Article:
New tower truck, engine to enhance Osceola County’s public safety

A ceremony for a new tower truck and fire engine that will enhance public safety in district 1 was held at Station 72 in Celebration on Tuesday, Osceola County officials said.

The two pieces of apparatus represent a $1.7 million investment in public safety. Following the current standard, the new Pierce Impel pumper will result in increased reliability, added features and lower maintenance costs as it replaces an older model with 14 years of service and 230,000 miles on its odometer. The tower truck, with aerial ladder/platform, replaces a 16-year old unit that has logged 315,000 miles. The tower is a critical piece of fire-fighting equipment that can be used for elevated rescues and as a working platform with two nozzles to apply water to a fire.

“It’s important to me that our homes, property and lives are safe. That’s why it is vital that our first-responders have the best training, best facilities and best equipment,” said Peggy Choudhry, district 1 county commissioner – home for the new tower and engine. “I think the people of Celebration and District 1 can be proud that these resources will be serving them for many years to come. This continues the County’s efforts to make sure our first-responders are ready for any emergency.”

Osceola Fire Rescue displayed the time-honored traditions of the fire service with a “push-back” ceremony. The first part of the ceremony involved washing, then drying off the new equipment. Then firefighters pushed the new vehicles into the firehouse, a tradition that dates back to the 19th century when horses could not properly back into the station with the wagon attached.

“This ceremony of transferring old to new helps us to remember the past and focuses us on our duty,” said Chief Robert Sorenson. “Now this tower and engine are ready to help our firefighters protect Osceola County citizens.”

 Continued priority: investing in public safety

 Osceola County’s Fire Rescue division continues to invest in life-saving training and equipment. In recent years in addition to new bunker gear, vital-sign telemetry monitors, self-contained breathing apparatus and Jaws of Life, Osceola County has made nearly $30 million in investments in public safety, including the training center, new stations and future sites, equipment, such as engines, rescues and other trucks.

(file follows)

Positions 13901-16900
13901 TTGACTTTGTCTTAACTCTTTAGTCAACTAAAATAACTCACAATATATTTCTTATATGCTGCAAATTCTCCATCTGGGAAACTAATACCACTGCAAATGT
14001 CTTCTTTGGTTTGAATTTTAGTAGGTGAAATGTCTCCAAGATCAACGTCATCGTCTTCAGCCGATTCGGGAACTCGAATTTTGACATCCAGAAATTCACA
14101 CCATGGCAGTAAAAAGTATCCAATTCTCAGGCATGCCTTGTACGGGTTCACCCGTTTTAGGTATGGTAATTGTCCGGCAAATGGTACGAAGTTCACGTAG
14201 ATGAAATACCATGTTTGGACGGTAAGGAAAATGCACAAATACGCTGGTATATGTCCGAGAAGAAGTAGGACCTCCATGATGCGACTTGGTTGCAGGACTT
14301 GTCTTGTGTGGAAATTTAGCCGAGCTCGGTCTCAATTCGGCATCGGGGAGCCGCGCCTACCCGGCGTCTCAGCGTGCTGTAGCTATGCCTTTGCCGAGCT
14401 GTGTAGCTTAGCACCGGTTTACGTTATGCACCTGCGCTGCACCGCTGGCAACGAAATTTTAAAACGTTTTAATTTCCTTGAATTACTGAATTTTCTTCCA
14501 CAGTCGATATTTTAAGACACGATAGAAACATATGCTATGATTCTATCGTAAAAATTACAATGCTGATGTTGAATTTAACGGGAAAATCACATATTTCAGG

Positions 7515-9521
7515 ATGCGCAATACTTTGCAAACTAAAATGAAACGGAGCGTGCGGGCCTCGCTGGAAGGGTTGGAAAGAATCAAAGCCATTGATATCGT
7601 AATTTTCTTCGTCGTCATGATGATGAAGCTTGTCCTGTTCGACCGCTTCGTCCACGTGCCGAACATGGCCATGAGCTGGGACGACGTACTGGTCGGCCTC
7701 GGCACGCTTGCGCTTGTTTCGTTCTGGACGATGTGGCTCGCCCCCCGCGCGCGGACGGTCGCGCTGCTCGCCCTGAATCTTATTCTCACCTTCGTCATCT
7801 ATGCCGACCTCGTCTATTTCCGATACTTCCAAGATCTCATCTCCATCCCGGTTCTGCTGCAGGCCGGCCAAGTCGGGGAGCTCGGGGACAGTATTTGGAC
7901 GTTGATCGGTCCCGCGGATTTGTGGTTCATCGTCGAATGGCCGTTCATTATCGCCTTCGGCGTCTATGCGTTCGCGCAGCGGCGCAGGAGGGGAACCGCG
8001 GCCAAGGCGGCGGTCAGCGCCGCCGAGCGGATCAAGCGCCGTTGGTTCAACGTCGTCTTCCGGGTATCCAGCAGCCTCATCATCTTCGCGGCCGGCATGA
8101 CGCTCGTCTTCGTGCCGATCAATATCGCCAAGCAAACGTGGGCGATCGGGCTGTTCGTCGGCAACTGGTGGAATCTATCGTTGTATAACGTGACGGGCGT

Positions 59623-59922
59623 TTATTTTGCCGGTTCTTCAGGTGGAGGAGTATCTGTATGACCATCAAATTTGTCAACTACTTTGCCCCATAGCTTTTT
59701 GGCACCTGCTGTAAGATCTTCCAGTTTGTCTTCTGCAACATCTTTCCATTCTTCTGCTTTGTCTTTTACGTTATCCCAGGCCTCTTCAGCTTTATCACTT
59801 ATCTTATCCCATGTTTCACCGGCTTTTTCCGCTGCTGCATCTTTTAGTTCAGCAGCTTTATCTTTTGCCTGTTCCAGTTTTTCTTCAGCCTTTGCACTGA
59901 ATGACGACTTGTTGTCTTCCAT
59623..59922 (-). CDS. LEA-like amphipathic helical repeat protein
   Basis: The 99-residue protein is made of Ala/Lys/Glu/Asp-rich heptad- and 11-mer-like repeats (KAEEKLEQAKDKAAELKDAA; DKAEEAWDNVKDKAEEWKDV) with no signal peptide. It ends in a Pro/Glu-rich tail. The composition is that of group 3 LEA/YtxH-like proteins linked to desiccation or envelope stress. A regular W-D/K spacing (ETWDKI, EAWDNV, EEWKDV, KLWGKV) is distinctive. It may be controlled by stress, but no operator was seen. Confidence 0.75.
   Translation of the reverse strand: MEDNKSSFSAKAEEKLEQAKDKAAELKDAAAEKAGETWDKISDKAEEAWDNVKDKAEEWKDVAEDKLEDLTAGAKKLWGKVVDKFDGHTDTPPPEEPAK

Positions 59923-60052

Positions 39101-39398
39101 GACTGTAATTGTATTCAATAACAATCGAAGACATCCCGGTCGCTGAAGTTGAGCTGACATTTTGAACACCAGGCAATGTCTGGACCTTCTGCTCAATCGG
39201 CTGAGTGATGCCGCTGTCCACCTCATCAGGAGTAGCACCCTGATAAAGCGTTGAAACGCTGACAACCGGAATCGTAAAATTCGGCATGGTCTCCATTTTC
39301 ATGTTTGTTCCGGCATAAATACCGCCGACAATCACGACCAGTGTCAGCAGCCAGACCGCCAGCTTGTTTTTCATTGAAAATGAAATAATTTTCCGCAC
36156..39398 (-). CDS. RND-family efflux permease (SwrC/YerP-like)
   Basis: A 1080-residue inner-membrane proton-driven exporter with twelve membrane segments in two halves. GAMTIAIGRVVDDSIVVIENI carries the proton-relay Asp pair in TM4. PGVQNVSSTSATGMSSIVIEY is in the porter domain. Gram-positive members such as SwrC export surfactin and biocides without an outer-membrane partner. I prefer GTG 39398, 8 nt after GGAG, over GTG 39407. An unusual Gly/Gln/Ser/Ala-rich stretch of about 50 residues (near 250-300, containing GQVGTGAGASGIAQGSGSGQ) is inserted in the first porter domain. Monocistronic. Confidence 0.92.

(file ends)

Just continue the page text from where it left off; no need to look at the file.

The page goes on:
In March, the county dedicated a brand new fire training facility. The Pershing Street site features 11 acres to safely train Osceola County’s fire-fighting force for years to come in accordance with requirements that establish insurance rates for residents and businesses, a county press release stated.

The campus at 3186 Pershing Street allows for a variety of scenarios including: exercises in a 44-foot-tall tower, hose and hydrant evolutions, ground ladder work, and aerial operations. In addition, low frequency, high-risk evolutions such as rope rescue and confined space operations will be practiced along with live fire training, all in accordance with National Fire Protection Association standards.

In 2018, the county opened replacement fire stations near Reunion and in Buenaventura Lakes. Station 73 was the third to be built with a cost-saving plan that is designed to withstand severe weather events with up to 150 mph wind speeds.

Station 62 in BVL is the second using the design, which will also leads to quicker and more efficient response by firefighters. Station 62 features homage to the deserving heroes of the 65th Infantry Regiment -- or as many people know them, the Borinqueneers. Station 64 was first station to use the design and opened in 2016.

The county acquired property in Campbell City last year to serve as a future site of various county government operations, including a new office for the Osceola County Tax Collector’s Office  and a fire station to replace the current Station 43.